Monday, March 21, 2011

Yikes, a virus!

Hey, if you are patiently waiting for your poem to arrive from the Adopt a Poem/Abandon a Poem Project, I beg you to be even more patient.  My home computer has a virus, and until I get that all taken care of, I can't be sending out emails to everyone with their new poems to take in and nuture.  So hang on until later in the week!

Monday, March 14, 2011

"I Turn Old Lovers Into Sea Monsters"

"Writing a poem is like transcending space and time, especially if it's based on something true. And they're all sort of true. I turn old lovers in to sea monsters and haunted European forests. It feels like rewriting history the way it happened in some parallel universe. I should have known from the beginning things were going to go wrong"-- Claudia  Lamar, in her introduction to Phantom Kangaroo Number Four.  (I have one of my 13 sentence poems up in issue number five.)

Monday, March 7, 2011

Frankensteined Sentences

I spent a big chunk of today reworking my "13 sentences" manuscript: 64 poems each comprised of 13 sentences, many of those sentences collaged from art magazines and also my own notebooks. Often the sentences are Frankensteined together from various texts, one sentence created from three or four sources.  Then the individual sentences are grouped together and chat awkwardly, like guests at a party.  What I hope is that sometimes, like a party, the mood and flow and vibe come together, and all at once something memorable happens. One section of the manuscript is poems made of sentences that I wrote while watching (often very bad) movies.  I might call this part "The Netflix Notebooks."  Here's one. Most of these sentences were written while watching the movie Away From Her, starring Julie Christie. Like most of the 13 sentence poems, sentences from elsewhere in the manuscript intrude and make themselves known:

The Shadow Horses Will Gallop Away

All the homely and usual tasks, like washing up after dinner, these are things we want to do with a companion.

We could ski across the frozen lake, and lie on our backs in the snow as the moon is rising.

I do not wish to be lonesome and alone, but I go out by myself into this varied blue evening.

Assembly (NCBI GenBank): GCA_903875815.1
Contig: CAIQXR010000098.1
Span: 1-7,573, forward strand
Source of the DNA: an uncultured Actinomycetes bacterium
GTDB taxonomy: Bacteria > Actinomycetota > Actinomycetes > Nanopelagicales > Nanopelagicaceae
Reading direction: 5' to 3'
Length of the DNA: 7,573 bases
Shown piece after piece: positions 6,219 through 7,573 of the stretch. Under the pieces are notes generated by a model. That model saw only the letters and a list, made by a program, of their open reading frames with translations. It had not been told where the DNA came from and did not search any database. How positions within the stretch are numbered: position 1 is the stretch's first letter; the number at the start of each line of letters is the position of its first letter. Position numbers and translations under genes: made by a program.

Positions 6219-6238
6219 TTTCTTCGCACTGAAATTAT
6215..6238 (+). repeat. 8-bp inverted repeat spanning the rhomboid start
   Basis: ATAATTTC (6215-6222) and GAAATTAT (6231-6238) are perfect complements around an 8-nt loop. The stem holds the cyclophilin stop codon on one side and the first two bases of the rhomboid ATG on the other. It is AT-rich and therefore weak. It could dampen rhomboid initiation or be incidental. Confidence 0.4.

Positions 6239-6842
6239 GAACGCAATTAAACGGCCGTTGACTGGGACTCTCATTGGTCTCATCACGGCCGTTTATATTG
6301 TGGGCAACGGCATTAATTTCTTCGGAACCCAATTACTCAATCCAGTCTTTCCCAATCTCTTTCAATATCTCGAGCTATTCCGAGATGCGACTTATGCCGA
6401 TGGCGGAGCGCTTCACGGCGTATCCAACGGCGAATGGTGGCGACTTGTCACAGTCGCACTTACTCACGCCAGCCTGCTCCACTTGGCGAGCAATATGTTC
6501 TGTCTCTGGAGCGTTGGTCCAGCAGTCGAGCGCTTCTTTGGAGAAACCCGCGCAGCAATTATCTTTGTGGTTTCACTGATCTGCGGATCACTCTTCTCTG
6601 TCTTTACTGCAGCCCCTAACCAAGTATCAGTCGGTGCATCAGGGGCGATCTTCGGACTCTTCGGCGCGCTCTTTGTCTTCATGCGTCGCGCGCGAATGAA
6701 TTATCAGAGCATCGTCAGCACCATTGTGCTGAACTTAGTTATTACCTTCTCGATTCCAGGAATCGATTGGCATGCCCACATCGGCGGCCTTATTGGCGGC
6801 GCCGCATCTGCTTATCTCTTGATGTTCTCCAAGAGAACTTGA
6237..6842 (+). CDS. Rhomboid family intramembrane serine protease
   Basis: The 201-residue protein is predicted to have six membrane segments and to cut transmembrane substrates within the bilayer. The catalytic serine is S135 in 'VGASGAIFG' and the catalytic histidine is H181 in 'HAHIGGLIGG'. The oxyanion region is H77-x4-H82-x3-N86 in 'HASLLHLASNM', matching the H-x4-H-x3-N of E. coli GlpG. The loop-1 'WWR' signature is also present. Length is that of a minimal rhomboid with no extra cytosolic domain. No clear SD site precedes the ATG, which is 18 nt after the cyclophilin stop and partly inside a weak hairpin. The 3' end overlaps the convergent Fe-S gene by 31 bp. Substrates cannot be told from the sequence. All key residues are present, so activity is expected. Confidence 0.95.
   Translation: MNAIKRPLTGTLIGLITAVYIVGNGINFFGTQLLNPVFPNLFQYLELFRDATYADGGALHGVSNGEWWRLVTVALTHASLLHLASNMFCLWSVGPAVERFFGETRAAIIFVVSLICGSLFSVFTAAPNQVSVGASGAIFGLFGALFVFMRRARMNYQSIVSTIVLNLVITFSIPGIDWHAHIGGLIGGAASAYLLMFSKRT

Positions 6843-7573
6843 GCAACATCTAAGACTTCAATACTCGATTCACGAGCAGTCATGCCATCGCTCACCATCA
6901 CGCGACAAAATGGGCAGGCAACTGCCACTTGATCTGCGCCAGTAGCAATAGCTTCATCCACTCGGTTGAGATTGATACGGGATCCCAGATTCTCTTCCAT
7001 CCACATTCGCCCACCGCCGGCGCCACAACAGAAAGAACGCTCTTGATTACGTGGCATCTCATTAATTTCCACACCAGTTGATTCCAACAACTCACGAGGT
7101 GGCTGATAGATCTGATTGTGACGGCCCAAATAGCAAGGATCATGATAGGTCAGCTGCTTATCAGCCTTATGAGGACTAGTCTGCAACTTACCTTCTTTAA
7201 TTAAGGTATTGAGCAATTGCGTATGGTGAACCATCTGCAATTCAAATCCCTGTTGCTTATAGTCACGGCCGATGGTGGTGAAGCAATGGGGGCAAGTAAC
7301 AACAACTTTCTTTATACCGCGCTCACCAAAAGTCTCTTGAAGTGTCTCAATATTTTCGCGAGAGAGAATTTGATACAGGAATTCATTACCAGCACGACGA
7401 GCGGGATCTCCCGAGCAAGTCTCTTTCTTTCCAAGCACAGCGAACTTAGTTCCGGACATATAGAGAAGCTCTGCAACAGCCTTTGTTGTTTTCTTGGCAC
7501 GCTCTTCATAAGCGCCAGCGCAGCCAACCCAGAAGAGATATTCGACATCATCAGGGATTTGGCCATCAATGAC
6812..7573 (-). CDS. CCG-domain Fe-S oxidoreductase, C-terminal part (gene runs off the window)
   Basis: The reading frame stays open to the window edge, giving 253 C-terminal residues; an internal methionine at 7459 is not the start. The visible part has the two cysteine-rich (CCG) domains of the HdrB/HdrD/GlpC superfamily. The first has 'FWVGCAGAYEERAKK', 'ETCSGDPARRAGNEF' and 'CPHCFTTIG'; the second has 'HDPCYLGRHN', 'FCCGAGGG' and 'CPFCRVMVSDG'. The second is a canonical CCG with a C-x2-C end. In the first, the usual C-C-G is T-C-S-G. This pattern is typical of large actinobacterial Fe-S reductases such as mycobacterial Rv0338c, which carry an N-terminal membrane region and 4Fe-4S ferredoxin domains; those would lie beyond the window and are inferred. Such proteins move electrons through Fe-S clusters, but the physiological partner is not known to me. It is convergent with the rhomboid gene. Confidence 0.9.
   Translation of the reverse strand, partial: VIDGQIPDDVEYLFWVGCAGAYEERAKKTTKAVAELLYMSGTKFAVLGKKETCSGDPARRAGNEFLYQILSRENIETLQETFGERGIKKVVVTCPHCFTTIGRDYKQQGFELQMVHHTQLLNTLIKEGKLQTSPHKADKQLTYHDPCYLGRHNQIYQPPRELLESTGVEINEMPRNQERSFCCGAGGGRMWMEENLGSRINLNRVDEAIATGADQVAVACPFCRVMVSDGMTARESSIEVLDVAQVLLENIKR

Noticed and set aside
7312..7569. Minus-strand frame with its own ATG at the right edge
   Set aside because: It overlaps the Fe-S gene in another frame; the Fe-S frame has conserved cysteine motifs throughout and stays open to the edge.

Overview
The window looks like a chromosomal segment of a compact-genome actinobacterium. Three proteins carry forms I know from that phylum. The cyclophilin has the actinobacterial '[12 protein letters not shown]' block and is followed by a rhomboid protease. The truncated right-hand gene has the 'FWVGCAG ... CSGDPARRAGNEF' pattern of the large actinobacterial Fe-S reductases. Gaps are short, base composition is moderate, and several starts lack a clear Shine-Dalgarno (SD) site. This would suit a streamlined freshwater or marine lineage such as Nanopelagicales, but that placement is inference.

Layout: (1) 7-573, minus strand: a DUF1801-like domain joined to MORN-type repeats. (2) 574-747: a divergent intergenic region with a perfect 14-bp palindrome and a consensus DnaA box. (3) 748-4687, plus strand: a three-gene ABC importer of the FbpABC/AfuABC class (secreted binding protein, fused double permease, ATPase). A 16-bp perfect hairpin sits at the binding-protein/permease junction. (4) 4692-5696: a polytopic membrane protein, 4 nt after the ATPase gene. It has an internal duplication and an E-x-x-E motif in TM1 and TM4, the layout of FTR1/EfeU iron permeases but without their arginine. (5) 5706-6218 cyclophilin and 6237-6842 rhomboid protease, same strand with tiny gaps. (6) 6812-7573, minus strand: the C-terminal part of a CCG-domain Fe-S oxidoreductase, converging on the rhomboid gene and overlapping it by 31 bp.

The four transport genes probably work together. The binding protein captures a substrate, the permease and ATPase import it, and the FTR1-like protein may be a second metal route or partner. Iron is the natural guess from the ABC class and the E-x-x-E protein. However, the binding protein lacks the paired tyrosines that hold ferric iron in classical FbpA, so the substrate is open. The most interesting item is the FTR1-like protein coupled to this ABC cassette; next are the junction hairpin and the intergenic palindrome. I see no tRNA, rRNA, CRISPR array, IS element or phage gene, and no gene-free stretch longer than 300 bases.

Would we miss the horses as they gallop away?

The icy stream approves of the bridge.

To have a bad memory is a tender and lucky thing.

Old hurts fade, a bruise will yellow away from the dark.

In the madhouse it’s always winter, winter light always and tarnished silver afternoons.

Remember a night they were twined in yours: my fingers little monks cloistered in your hands?

Home becomes voices in a cabin in the woods.

Insecurities continued, but we left them on the otherwise deserted top floor.

Now, as much as ever, it’s important to ask yourself, “what is forgiveness?”

Our exhibition also suggested the importance of starlings.

I lost the sense of what yellow means, but found it again in a flower.

Thursday, March 3, 2011

I’ve been plagued by gravity and thoughts of being a planet.

Several items to report on the web publication front.  I have been working on a series of prose poems called "Artistic Statements." They are 33 prose pieces derived and in part collaged from artistic statements from painters in New American Paintings No. 69.  One just appeared in Ramshackle Review. Another can be found at The Prose-Poem Project.  I hope to find homes for some of the sibling prose pieces--a lot of them are out in the submission stacks right now.

I also have a poem out in this month's issue of Bluestem Quarterly.  You can even listen to me read it to you, should you so wish.

I am finishing reading two books, mostly reading them on the train. The Cloud Corporation by Timothy Donnelly is the more dense and complicated of the two, and I take my time with each poem.  I'm almost done with Ron Padgett's latest collection, How Long.  These poems are deceptively simple. Some, like the poems paying homage to his grandkid, are warm and plain, no horns or whistles.  Others display a wit not unlike Kenneth Koch's. I hope it's not damning with faint praise to say these poems are likable. Like having a funny and not pretentious guest visiting the living room of your mind, and not overstaying his welcome.